First, presenter Bill Wilson of Midwest Permaculture talked about rocket mass heaters. I’ve read about these before but haven’t seen them in action. The story with these devices is their efficiency and ease of construction. They use only 25% of the fuel of an equivalent wood stove for the same heat output. They usually are built with a cob bench/seating area as thermal mass.

Bill described helping his neighbor build a rocket mass heater for the first time. The stove required some tweaks, such as learning how to get it started with minimal smoke, and realizing that the house was too tight with too little air leakage, they added a fresh-air intake for the heater. And they built the whole unit for less than $100. Simple, cheap, and effective.

As for wood, the rocket mass heater requires so little fuel that trimmings can work fine. Rather than cutting, splitting, and drying firewood, Bill mentioned a technique called coppicing to cultivate and harvest trimmings from deciduous shrubs and trees; a little goes a long way! Here’s an example:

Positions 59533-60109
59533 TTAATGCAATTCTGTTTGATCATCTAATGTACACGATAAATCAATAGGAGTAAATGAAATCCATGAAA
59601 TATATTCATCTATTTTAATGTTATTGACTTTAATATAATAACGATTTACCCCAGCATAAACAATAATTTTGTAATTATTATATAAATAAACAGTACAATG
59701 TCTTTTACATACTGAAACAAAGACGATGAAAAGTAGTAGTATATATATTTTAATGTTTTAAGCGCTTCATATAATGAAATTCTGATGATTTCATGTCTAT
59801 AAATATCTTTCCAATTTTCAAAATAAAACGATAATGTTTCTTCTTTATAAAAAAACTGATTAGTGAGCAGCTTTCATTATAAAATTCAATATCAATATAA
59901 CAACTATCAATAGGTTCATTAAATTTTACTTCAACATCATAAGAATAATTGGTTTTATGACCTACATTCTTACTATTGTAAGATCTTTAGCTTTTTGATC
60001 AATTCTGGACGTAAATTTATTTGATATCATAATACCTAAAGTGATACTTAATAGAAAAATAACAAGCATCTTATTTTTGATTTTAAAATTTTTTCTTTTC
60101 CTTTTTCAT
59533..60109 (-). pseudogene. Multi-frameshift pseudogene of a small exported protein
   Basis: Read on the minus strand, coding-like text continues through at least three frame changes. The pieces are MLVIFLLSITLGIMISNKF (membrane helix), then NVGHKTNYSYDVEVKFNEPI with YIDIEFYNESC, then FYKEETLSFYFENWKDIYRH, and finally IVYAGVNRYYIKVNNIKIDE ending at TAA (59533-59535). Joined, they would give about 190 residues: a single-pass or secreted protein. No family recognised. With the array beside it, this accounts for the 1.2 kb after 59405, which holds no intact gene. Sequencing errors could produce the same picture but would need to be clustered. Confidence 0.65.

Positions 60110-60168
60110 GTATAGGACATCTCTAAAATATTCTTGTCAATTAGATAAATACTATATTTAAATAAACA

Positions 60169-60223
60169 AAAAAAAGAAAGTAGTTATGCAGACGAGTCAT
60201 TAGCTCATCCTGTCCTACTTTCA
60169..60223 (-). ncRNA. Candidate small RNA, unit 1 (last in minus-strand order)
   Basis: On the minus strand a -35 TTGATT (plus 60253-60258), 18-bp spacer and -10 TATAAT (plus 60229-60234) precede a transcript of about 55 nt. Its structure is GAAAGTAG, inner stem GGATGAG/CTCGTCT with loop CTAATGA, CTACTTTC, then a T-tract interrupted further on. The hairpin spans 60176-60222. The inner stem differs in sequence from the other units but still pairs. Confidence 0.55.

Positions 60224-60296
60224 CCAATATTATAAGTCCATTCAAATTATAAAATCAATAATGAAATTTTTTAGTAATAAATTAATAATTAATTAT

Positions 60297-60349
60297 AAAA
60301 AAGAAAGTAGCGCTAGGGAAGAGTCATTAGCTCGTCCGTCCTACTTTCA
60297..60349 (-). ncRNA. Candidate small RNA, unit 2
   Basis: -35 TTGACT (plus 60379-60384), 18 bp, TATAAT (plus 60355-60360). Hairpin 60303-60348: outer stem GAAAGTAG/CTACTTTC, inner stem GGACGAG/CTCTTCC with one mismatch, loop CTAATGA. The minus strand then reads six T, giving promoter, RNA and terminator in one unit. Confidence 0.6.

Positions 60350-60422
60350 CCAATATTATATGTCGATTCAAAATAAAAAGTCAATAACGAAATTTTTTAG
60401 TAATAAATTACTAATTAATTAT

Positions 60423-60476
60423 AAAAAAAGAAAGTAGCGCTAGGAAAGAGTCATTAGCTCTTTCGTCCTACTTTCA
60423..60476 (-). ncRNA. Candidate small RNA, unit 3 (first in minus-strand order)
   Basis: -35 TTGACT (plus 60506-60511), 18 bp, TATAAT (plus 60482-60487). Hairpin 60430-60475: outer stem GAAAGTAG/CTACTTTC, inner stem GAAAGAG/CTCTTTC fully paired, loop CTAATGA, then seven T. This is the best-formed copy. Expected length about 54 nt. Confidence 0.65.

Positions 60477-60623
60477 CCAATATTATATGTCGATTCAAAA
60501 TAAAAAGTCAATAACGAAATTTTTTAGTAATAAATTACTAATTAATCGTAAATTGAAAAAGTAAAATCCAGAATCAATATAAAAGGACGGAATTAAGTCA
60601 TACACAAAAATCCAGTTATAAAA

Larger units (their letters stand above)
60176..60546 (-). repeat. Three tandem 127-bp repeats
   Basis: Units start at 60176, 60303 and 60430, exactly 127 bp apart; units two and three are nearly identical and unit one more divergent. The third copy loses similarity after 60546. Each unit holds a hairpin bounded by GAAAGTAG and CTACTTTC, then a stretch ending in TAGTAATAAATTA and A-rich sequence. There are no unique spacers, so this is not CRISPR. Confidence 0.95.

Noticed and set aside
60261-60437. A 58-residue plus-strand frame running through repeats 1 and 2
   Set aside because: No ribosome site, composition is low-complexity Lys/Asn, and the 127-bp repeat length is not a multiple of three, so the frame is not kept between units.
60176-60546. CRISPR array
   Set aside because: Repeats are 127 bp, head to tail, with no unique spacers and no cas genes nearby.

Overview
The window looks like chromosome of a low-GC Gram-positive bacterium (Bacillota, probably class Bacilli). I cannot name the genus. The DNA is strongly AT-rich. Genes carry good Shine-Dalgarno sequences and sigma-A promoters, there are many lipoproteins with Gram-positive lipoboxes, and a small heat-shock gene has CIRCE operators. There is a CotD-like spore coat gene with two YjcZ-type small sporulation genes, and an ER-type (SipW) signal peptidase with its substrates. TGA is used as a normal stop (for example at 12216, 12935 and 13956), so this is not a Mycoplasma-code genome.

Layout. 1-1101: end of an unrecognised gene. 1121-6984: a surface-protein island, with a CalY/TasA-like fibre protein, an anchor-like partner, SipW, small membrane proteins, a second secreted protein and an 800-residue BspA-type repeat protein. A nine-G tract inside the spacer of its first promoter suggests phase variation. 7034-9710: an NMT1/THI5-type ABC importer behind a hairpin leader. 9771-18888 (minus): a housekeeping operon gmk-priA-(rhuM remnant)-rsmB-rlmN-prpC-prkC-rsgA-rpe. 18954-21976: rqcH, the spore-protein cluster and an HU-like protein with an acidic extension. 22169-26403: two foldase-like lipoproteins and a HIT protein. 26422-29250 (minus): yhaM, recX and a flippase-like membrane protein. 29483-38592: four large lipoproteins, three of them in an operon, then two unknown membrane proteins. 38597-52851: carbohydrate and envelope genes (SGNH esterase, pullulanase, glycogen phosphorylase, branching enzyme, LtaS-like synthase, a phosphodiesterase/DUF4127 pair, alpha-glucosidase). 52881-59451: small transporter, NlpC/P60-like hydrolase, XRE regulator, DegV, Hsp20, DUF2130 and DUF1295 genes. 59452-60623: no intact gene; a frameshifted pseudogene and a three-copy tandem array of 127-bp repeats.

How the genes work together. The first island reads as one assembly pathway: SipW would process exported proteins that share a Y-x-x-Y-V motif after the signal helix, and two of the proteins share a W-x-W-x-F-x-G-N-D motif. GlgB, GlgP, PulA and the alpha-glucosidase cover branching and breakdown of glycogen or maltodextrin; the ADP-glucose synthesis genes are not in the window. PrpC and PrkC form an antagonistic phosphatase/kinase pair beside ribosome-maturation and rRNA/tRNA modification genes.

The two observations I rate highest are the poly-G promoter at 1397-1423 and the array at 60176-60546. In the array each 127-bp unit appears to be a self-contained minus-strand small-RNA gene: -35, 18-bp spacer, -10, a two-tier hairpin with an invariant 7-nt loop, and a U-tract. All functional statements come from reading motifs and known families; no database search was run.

Another fascinating topic was downdraft wood gasification. When burned in a certain way, wood produces abundant hydrogen which can be captured and used to power a gasoline engine. A group in Jefferson County, Wisconsin, produced the following video demonstrating the process. I’ll have to look into this more, but it seems like it could be a viable way to power a home generator for electricity production.

As for permaculture, a complete description of the 12 design principles is a little long, but Bill emphasized that permaculture is simply care for people, the planet, and the future, with these benefits:

  • waste becomes a resource
  • productivity and yields increase
  • work is minimized
  • the environment is restored

As always, I learned a lot, from people who are actively doing what they teach. I’ll add more in another post.

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The Farmhouse Media is all about living sustainably with